first majestic silver

Gold Should Heed Miners’ Warning

October 27, 2023

While geopolitical conflict has kept gold afloat, mining stocks’ weakness signals trouble ahead. 

Economic Recession Looms

While risk assets attempt to break free of their bearish corrections, gold’s relative outperformance has the yellow metal shining bright. Despite that, we’ve booked 11-straight profitable trades, and our 12th (currently open) remains in the green. As a result, our success highlights why mining stocks are often better trading instruments than the yellow metal. 

Furthermore, while gold has largely sidestepped the recent risk rout, a recession is bearish for nearly all assets, and gold should suffer mightily if (when) the economic pain unfolds

For example, S&P Global released its U.S. Composite PMI on Oct. 25. And while the headline results were decent and it outperformed expectations, weakness was present beneath the surface. An excerpt read:

“Although some service providers highlighted a pick-up in customer numbers, many continued to note that high interest rates and challenging economic conditions weighed on client demand. Some mentioned smaller and less frequent orders being placed by customers. As such, service sector new business fell for a third month running.”

In addition:

“The rate of charge inflation eased to the weakest since June 2020 and was slower than the long-run series average. Firms were reportedly keen to pass through any cost savings made to customers in a bid to drive sales.”

Thus, while 2021 and 2022 (to a lesser extent) were filled with demand-driven inflation, those days are long gone. With firms increasing discounts to move inventory, consumer demand has suffered, and the weakness should continue in the months ahead. 

More importantly, the “rate of employment growth was only marginal overall,” as firms remain concerned about costs and future demand conditions. Therefore, the economic backdrop is heading in the wrong direction, and silver could be a major casualty if the trend continues.

Please see below:

Car Trouble

With the crowd ignoring the ominous implications of rising long-term interest rates, the consensus assumes a recession is highly unlikely. For context, we wrote on Sep. 29:

To explain, Bank of America’s latest Global Fund Manager Survey shows that only 21% of respondents expect a “hard landing” (the light blue bar) for developed markets over the next 12 months. Conversely, the majority expect a “soft” or “no landing” scenario to occur, which is a fairytale, in our opinion.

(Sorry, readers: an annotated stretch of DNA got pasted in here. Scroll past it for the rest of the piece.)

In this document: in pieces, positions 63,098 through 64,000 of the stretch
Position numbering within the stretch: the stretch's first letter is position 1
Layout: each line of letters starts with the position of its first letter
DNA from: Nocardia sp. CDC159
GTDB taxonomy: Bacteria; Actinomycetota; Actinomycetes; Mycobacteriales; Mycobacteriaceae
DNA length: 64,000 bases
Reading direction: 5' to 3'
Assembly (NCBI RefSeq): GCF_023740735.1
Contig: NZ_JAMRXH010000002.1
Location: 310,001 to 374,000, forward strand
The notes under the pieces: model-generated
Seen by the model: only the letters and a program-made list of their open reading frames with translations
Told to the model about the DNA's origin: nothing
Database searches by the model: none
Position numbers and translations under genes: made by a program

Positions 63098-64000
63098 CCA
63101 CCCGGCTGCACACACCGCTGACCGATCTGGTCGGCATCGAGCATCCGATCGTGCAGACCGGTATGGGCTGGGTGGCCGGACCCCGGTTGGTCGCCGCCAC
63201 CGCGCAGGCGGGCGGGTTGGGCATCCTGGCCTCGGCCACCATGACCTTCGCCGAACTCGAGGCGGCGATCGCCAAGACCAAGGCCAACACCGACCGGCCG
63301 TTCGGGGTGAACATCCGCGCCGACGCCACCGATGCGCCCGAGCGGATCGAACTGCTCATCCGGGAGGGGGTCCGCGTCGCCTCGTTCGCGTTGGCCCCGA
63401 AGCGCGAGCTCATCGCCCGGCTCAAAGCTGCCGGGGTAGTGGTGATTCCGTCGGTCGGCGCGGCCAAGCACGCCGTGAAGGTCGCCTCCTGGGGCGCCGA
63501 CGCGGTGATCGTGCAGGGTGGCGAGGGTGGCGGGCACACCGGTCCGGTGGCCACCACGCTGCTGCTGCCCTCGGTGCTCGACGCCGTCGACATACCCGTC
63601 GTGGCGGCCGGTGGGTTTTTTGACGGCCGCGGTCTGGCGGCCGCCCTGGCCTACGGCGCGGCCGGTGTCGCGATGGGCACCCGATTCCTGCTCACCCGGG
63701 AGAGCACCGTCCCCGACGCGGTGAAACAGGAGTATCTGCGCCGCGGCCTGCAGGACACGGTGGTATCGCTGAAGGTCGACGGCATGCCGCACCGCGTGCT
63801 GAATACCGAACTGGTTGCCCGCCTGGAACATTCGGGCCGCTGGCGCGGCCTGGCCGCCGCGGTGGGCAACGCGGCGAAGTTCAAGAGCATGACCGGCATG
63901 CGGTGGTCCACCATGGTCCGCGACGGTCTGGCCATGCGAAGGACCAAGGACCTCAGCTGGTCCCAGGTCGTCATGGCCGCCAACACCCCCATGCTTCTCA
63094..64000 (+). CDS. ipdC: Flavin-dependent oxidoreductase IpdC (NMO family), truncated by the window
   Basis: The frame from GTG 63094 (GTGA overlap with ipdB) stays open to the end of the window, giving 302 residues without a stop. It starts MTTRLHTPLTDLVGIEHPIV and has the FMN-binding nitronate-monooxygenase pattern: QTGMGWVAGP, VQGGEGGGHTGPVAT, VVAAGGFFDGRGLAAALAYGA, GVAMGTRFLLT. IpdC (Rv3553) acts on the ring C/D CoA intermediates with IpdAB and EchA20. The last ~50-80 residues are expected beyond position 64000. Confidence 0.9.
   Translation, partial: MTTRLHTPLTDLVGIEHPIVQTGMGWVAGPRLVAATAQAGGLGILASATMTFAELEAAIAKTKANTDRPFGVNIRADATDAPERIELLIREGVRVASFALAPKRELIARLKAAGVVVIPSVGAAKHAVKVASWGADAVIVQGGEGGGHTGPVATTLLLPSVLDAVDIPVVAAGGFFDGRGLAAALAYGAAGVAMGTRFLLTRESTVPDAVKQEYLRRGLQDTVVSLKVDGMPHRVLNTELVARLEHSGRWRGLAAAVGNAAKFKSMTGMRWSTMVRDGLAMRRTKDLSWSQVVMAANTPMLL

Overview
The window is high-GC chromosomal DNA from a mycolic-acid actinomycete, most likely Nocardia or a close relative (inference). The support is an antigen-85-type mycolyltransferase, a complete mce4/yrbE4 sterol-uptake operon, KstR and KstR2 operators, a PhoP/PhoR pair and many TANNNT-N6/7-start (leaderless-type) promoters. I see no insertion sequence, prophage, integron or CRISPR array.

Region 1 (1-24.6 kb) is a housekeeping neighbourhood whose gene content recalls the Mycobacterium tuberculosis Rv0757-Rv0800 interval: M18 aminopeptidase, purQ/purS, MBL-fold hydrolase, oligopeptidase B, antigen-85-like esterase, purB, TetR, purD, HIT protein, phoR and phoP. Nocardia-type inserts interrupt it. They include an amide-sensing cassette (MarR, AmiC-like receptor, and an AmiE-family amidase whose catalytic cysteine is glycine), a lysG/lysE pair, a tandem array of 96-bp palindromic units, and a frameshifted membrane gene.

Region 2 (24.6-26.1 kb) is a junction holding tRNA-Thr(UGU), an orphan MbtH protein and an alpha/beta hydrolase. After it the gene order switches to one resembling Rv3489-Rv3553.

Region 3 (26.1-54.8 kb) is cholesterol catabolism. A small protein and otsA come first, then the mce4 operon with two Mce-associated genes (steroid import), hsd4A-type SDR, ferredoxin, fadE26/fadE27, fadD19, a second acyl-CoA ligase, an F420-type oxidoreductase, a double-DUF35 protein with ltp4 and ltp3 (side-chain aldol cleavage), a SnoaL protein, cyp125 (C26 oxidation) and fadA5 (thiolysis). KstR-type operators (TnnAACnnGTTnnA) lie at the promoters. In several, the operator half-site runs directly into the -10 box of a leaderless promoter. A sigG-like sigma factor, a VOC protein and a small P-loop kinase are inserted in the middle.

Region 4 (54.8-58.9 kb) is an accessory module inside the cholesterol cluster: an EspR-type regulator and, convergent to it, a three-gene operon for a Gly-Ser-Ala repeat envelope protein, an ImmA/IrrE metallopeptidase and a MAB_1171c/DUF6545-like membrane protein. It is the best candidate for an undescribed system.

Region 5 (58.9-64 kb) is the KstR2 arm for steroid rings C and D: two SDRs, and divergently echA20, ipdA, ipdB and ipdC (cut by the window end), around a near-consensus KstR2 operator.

To that point, with auto-loan delinquencies hitting an all-time highthe problems should only intensify the longer rates remain elevated, and this is bad news for oil and the PMs. Bloomberg noted:

“The percent of subprime auto borrowers at least 60 days past due on their loans rose to 6.11% in September, the highest in data going back to 1994, according to Fitch Ratings.”

Please see below:

To explain, the black line above tracks the delinquency rate for subprime auto loans. If you analyze the right side of the chart, you can see that higher long-term interest rates are impacting the real economy.

Remember, the average auto loan length is 72 months, which means that financing rates are highly sensitive to the movements of the U.S. 5-year and 7-year Treasury yields. And with both rising substantially over the last few months, the scars should continue to show.

As another ominous sign, we warned the resumption of student loan repayments would further suppress consumers’ wallets. And with this occurring alongside higher borrowing costs and lower wage inflation, Americans have less disposable income.

So, with U.S. toymakers sounding the alarm on Oct. 26, shares of Hasbro and Mattel sunk as consumers shunned holiday spending.

Please see below:

Moreover, we warned that darker days were on the horizon, and heightened volatility is bullish for the USD Index. We added on Sep. 29:

With less money to allocate to discretionary items, the current backdrop is much different than 2021/2022, in our opinion.

Please see below:

To explain, Jefferies surveyed student loan borrowers and found that roughly 40% to 50% plan to cut their spending on things like electronics, travel and apparel. As such, a confluence of factors has collided, making the economic outlook extremely unfriendly, and a Minsky Moment should help push the USD Index to new highs. 

Overall, the S&P 500 has suffered, and the rout has not helped the GDXJ ETF. And with both assets declining alongside lower interest rates on Oct. 26, the results highlight how economic uncertainty often leads to liquidations across several risk assets. In contrast, Treasury bonds and the USD Index are the primary safe havens. Consequently, more of the same should occur before the miners’ bear market ends.

For a deeper understanding of our investment thesis, subscribe to our premium Gold Trading Alert. We closed out our 11th- straight profitable trade recently, and our 12th made money again on Oct. 26. Furthermore, the technicals are essential for managing risk, as the fundamentals are not the best timing tools. As a result, becoming a premium member equips you with everything you need to succeed.


Alex Demolitor hails from Canada, and is a cross-asset strategist who has extensive macroeconomic experience. He has completed the Chartered Financial Analyst (CFA) program and specializes in predicting the fundamental events that will impact assets in the stock, commodity, bond, and FX markets. His analyses are published at

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